In the 13th century, Mencía López de Haro, wife of a captain of Ferdinand III, could not have imagined that she would provide a name for a whitewashed village surrounded by mountains.
The inhabitants and customs of the village would later captivate the writer Juan Valera, to such an extent that they are immortalised in his works Juanita la Larga and Las Tentaciones del Doctor Faustino.
With crooked, narrow streets, bearing suggestive names such as Bendición or Recodos, the village remains a “shady and delightful place”.
Doña Mencia was founded in 1415 by the marshal of Castile, Diego Fernández de Córdoba, who had been granted the town of Baena and its municipal area, which included the territory on which the village was constructed.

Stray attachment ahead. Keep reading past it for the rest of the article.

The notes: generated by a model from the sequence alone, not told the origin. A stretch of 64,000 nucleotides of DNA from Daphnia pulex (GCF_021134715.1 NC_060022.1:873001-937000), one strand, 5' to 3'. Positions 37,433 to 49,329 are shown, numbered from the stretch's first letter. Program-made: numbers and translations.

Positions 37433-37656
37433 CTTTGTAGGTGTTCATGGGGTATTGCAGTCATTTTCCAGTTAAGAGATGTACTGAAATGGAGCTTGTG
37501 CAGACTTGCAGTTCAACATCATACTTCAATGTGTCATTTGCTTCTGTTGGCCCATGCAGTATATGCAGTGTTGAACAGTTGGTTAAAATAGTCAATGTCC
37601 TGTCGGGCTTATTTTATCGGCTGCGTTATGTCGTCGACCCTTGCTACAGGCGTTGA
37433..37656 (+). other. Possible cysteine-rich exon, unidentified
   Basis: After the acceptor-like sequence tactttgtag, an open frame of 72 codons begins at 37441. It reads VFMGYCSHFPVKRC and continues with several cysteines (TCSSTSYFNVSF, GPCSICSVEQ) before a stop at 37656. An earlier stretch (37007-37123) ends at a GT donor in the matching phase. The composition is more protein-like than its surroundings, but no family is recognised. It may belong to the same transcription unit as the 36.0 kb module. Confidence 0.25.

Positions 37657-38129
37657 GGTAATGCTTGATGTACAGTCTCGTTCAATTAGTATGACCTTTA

Diego obtained permission from the regent, Ferdinand I, to found a village and erect a fortress on the estate known as Doña Mencía (named in the 13th century by Álvaro Pérez de Castro, governor of the border province, in honour of his wife, Mencía López de Haro, having received these lands from Ferdinand III of Castile).
In 1420 twenty inhabitants of Baena settled in the village and were exempted from taxes.
Doña Mencía achieved independence as a municipality in 1653 and established a Town Hall, although local government remained under the control of the Counts of Cabra and Lords of Baena, as the village formed part of their estate.
Near Doña Mencía
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